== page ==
We must be radical and innovative if we are to build Europe anew. That was the clear message emanating from the fourth Princess Margriet Award (PMA) dedicated to artists and thinkers who make change possible. The new PMA laureates, filmmaker John Akomfrah and curator Charles Esche, received their awards in the Brussels cultural venue, The Egg, on March 19th, 2012.
John Akomfrah was chosen for his ground-breaking film oeuvre woven from perspectives often hidden from the mainstream narratives of European history ; Charles Esche for his exceptional leadership in rethinking centers and museums of art as public spaces that show us the power and value of art in engaging with the contemporary world.
The prestigious annual public award ceremony was hosted by ECF’s Director Katherine Watson and was attended by HRH Princess Margriet of the Netherlands, HRH Princess Astrid of Belgium and ECF’s President HRH Princess Laurentien of the Netherlands.
In her opening speech, Princess Laurentien observed that ‘the Europe we have today is still young and will not last unless we continue to build, invest in and visualize our future’. She praised the laureates for pushing boundaries and generating images of who we are and who we might become. Read the entire speech here.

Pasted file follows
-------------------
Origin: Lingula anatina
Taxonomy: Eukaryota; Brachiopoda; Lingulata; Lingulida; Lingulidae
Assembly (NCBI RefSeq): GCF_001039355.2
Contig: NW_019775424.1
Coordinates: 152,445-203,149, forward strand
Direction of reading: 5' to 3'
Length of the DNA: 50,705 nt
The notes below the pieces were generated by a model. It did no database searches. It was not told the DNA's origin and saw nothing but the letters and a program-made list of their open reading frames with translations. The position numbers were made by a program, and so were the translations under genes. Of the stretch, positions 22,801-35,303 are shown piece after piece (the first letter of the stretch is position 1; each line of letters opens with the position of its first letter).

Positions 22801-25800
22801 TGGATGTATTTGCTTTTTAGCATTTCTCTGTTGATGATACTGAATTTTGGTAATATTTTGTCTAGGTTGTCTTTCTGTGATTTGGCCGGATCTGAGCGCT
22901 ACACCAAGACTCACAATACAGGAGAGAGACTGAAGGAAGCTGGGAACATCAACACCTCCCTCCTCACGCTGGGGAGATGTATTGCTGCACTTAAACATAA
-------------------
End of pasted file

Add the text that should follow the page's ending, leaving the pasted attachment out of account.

The award ceremony was notable for the first screening of Peripeteia, a specially commissioned short film by Akomfrah, and a speech celebrating Esche’s work, given by the Italian activist Franco ’Bifo’ Berardi and called Art in the Age of Barbarisation.
Akomfrah and Esche have mixed aesthetics and radical politics throughout their distinguished careers. In his laudation, PMA jury member Jan Dibbets praised Akomfrah’s whole film oeuvre - begun so spectacularly with the groundbreaking Handsworth Songs - for having cast an honest and loving eye on Europe’s migrants. He also praised Esche, Director of Eindhoven’s Van Abbemuseum, for expanding our ideas of what a museum can be, and proving that culture is a living system of values that is forever changing as we enter into conversation with it.
Prior to the Award ceremony on the 19 March, ECF and Flemish-Dutch House deBuren hosted a public debate "Politics, economics and culture, a different balance ?" between laureate Charles Esche, Franco "Bifo" Berardi (writer and activist), Judith Marquand (Oxford University) with moderator Frénk van der Linden (writer and journalist).
The debate addressed the urgent responsibilities of culture, economics and politics in constructing a new horizon of democracy. Esche, Berardi and Marquand affirmed the need for investment in culture and the arts if we are to safeguard democracy in Europe.
As well as a sum of 25,000 euros each, the new laureates received sonic awards, created by the sound artist Nathalie Bruys to resonate with a unique frequency.
ECF’s hope is that the radical message of the PMA will resonate across the European political and cultural landscape.